I have been seeing pictures posted on Facebook of terrible traffic all over Manila, vehicles jammed together at intersections. What happens to the red/orange lines that delineates where vehicles should stop so as not to clog intersections.
Lack of discipline is the main culprit. Unmindful of others. On the part of motorists who always like to get ahead of others. Even big lorries would squeeze itself in a tiny opening just to get into a good maneuvering position. An FB friend commented that it happens also in Mumbai, Qatar, Lebanon and Cairo among many other third world countries. So what? Should we just be comforted by the fact that we are not the only one disrespecting the rights of other motorist, commuters and pedestrians and families or work waiting for those stranded in this gridlock?
Another equally guilty perpetrator is law enforcements. We have all laws imaginable to keep peace and order in the streets and keep people safe and even happy. But where are the law enforcers, especially when it rains or on busy hours of the day? Here at the corner of V. Mapa St. and Ramon Magsaysay Blvd, there are always about 10-15 law enforcers on stand-by doing nothing but flag down motorists for various “offenses.” They don’t really need to be there—the traffic lights are doing its job and motorists and pedestrians generally follow. Though, as always, there are undisciplined drivers and pedestrians who want to get ahead and do their thing, unmindful that they are not only endangering themselves, they are also putting others in danger.
Other guilty parties are itinerant vendors of water, rugs, cigarettes, candies and others, as well as, those pesky windshield “cleaners.” They run around speeding vehicles, stopping them and forcing them to pay up for “washing” windshields and window glasses with water from we don’t know what source. They are road hazards.
And of course, those blasted cars parked on sidewalks and streets making pedestrians walk right on the road. And worse, sidewalk vendors and karinderias who also occupy whole sidewalks with their customers positioned on the street. Streets has become narrower with them.
Everything all boils down to a selfish mindset. Filipinos think mostly of themselves, their family and those they care about. Never mind the rest of creation. This is very evident in what we do outside our house and workplace esp. on the streets. Jeepney and bus drivers use the streets as their private waiting station and they snake their way in and out of lanes regardless of other motorists. Their reason: “Nagtatrabaho lang kami.” (We are just doing our work.) Selfish. Tricylce drivers speed away noisily even in busy roads where they are not allowed. Selfish. Private vehicle motorists and taxi drivers feel entitled as well and snake their way around streets. Selfish.
Pedestrians simply raise their hands and cross the streets at their leisure, not heeding the red traffic light. I see people crossing the street without even glancing at those lights; they just look at the oncoming vehicles and run across when able. Selfish.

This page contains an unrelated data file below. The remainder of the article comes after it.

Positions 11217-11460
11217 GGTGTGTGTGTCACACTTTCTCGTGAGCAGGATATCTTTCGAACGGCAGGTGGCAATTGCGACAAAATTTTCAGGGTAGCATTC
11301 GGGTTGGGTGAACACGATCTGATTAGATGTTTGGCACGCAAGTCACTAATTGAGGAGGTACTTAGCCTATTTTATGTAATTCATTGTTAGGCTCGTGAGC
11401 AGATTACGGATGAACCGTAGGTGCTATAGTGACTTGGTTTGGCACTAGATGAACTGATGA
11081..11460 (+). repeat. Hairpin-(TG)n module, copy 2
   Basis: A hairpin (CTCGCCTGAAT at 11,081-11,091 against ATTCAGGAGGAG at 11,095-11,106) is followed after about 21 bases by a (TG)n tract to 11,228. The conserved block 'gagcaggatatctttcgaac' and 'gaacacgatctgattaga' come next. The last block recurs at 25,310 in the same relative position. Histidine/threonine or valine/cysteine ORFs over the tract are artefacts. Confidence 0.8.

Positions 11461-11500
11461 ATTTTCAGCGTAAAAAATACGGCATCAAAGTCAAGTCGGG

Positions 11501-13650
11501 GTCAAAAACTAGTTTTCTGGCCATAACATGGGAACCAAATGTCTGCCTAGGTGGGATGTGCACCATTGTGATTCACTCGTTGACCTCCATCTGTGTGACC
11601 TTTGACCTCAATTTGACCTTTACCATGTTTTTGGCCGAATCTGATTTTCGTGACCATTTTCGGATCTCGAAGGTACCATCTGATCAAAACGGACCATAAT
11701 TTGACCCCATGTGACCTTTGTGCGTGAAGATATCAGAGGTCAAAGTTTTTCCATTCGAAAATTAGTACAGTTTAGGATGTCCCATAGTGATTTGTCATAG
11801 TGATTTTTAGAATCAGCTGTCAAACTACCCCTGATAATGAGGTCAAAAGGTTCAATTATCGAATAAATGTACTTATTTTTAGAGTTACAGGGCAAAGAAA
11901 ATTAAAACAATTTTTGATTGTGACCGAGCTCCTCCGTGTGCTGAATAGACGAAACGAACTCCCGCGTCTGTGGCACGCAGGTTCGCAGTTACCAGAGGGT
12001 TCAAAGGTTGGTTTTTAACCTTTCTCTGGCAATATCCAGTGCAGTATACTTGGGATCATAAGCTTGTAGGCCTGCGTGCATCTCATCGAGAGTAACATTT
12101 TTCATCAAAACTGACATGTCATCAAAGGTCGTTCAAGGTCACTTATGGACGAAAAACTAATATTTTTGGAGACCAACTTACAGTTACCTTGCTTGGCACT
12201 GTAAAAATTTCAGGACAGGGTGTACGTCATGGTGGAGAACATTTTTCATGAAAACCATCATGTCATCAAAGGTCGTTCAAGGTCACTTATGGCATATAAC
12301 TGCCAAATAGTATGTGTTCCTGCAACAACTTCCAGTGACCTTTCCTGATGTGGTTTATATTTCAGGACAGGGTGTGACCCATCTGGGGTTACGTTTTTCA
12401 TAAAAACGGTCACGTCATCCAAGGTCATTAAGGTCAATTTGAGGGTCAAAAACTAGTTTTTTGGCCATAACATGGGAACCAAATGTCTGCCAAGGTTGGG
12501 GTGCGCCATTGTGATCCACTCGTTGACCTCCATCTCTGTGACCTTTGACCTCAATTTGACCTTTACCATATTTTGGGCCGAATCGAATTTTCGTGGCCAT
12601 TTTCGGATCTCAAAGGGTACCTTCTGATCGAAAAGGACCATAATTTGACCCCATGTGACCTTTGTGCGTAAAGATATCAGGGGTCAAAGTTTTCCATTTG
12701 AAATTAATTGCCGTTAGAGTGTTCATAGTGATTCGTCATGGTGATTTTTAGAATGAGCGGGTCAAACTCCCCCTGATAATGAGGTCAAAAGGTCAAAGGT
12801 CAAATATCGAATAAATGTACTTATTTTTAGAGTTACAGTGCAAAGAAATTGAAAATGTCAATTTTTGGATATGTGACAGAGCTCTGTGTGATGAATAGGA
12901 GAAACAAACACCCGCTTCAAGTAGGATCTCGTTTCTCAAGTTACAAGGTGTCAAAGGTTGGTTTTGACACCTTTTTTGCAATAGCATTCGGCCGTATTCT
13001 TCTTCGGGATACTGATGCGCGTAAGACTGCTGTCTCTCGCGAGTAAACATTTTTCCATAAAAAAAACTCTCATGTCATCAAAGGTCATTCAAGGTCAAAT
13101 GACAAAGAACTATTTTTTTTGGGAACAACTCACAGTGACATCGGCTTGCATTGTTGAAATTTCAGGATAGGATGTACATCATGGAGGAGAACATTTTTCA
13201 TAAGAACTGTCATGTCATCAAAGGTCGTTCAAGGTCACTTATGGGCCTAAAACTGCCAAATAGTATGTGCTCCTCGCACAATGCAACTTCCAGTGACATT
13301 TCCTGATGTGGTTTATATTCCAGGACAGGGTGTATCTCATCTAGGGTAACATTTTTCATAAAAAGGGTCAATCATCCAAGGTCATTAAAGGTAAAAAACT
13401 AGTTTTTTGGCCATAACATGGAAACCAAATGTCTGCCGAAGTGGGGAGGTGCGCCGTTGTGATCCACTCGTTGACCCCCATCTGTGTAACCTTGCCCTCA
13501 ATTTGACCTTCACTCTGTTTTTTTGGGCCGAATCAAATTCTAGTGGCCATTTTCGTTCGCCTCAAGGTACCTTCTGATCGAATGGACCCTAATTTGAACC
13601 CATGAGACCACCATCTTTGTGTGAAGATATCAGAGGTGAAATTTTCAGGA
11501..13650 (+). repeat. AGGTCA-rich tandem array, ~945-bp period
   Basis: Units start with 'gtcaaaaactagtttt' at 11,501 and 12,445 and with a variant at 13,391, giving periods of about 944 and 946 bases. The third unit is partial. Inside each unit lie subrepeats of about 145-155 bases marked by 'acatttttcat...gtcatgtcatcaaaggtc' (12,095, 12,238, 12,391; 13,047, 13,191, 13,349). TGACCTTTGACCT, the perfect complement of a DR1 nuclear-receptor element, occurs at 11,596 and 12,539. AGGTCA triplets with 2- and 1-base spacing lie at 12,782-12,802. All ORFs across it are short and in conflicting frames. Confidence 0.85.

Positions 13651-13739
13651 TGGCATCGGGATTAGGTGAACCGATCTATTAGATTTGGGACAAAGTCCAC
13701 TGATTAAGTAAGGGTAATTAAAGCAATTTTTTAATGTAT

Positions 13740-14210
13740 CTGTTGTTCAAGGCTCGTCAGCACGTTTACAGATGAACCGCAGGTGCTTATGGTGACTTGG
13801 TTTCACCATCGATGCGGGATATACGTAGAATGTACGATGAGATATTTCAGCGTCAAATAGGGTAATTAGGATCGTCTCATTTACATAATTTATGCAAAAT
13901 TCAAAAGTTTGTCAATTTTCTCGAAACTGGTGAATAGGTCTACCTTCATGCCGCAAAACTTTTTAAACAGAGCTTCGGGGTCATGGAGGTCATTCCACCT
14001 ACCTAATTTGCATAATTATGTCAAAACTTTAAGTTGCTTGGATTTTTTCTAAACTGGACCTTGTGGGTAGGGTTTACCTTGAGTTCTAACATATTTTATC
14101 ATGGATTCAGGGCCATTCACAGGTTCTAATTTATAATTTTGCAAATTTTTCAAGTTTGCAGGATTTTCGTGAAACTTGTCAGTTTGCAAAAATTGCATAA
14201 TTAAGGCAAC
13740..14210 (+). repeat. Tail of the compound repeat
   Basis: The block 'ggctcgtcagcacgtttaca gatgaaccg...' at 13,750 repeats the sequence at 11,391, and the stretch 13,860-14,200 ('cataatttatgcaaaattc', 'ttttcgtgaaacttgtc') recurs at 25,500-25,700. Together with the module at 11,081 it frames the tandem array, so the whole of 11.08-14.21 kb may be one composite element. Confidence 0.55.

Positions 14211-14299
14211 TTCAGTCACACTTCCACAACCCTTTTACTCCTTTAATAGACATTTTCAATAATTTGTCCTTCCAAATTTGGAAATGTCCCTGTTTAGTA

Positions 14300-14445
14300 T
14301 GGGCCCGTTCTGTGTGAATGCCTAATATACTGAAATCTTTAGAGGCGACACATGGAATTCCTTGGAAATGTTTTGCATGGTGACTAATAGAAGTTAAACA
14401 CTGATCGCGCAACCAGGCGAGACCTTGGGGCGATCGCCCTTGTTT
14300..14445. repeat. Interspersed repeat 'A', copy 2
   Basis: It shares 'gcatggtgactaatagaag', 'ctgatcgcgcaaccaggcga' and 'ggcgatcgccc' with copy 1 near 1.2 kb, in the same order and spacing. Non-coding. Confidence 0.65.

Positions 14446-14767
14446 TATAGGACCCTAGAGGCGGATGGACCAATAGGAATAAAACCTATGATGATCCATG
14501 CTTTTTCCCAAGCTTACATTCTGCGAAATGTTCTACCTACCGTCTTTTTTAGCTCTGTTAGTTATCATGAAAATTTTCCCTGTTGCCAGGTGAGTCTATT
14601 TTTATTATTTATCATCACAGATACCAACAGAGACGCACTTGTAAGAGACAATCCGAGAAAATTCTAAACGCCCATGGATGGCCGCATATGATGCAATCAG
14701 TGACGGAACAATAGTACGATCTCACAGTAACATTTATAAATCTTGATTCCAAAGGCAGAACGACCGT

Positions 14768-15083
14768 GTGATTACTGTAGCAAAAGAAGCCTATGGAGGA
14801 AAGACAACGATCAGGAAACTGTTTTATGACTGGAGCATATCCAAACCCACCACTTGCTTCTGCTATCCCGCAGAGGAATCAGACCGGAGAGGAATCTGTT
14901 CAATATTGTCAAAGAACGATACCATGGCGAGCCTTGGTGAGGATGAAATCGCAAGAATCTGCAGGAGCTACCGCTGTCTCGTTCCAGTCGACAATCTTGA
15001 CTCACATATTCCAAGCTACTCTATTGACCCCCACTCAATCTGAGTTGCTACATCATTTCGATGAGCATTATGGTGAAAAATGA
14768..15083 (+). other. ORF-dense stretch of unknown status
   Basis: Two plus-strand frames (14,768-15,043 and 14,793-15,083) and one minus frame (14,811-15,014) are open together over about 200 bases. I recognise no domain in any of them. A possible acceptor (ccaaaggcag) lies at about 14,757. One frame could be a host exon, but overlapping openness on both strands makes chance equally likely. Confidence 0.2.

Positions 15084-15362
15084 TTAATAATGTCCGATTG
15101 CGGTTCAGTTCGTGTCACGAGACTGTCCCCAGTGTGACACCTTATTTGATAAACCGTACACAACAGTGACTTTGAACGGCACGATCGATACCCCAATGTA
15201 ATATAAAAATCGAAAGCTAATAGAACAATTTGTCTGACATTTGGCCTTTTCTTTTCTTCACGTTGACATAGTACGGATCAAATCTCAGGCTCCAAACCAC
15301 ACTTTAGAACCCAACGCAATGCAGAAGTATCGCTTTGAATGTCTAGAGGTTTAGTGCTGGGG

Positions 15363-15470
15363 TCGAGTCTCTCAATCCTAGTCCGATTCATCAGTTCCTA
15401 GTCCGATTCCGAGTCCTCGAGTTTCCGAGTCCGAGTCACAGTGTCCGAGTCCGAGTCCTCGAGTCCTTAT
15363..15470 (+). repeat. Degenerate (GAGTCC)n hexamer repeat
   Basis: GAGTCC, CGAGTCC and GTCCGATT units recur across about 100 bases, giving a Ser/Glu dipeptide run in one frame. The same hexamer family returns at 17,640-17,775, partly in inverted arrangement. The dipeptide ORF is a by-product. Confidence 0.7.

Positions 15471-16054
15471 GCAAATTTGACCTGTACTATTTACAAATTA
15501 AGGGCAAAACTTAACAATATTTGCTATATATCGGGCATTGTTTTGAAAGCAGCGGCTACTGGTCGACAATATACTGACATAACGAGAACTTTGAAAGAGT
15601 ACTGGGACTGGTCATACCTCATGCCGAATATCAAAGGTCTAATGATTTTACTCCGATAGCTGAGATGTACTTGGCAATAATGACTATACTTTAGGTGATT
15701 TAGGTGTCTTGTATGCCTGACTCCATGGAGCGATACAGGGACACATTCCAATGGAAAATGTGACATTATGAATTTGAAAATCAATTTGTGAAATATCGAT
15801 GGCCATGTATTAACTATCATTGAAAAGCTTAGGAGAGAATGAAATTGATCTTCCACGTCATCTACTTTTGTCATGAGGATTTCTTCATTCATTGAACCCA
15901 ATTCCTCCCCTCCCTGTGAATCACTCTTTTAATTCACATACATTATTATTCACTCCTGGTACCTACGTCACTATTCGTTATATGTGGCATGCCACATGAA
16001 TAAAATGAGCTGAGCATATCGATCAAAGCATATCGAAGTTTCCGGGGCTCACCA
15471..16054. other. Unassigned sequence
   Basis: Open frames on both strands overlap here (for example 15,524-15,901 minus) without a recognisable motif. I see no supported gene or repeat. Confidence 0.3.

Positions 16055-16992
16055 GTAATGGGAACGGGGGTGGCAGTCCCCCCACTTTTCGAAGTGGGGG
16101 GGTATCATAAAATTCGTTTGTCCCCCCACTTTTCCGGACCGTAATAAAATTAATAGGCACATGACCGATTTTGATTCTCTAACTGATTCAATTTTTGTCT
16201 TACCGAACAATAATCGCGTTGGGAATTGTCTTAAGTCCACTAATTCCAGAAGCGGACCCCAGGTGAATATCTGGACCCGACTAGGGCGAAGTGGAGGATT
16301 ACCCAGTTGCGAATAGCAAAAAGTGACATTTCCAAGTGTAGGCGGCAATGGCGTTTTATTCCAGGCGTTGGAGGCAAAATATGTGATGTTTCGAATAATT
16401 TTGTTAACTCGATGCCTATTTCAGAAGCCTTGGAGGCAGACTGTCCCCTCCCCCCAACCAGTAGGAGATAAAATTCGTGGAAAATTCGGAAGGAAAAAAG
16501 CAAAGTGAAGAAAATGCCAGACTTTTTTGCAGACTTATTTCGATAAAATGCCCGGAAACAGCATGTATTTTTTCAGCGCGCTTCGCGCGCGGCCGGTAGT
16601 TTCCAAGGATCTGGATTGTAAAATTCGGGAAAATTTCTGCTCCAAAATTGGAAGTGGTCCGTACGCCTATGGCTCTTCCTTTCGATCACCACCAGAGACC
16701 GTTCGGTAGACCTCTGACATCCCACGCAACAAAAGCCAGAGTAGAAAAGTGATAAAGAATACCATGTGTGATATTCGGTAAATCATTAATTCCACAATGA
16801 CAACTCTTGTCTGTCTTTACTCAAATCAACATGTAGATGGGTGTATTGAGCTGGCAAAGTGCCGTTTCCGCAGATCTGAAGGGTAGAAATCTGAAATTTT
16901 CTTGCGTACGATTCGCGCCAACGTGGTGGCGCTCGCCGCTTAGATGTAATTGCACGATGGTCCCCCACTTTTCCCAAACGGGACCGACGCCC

A selfish mindset comes from a negative discipline. Author James McKarns wrote that living a disciplined life, in a negative sense, may seem like we are confined to a mental and physical straitjacket. Discipline is envisioned as something imposed on us to restrict our freedom or remove it entirely.” They don’t want it so they feel defensive—they have the victim mentality. They feel entitled. They are unmindful of others and of traffic rules and regulations—they want instant gratification.
“A positive discipline does exactly the opposite,” writes McKarns. “It promotes our freedom, enhances our fun, creates a sense of adventure, and enables us to have true enjoyment. Our biggest problems result, not from using the good things of this earth, but from our overusing it. That, in reality, is not using but abusing. We should taste, sample, and enjoy all aspects of the wonders about us without expecting too much from them. Discipline provides us with a balanced and correct expectation.”
Discipline is the foundation of societal peace and order. Without discipline, there will always be chaos, even road rage, like we see on our streets everyday.
Last night, coming from a meeting of the Employers Confederation of the Philippines, I rode with my friend Virgie Mendoza. Terrible traffic. Horns desperately honking. Vehicles moving inch by inch for what seems to be eternity. Commuters waiting for a ride occupying practically two-thirds of JP Rizal Street in Makati and jeepneys stopping wherever they want—two main causes of the traffic there.
Thank God for our lively discussions and for IPad games, we enjoyed the two-hour drive to Bacood. We were anxious to get home, but we were thinking and experimenting on what to do and which alternate route to take instead of cursing the traffic and blaming government for the rains.
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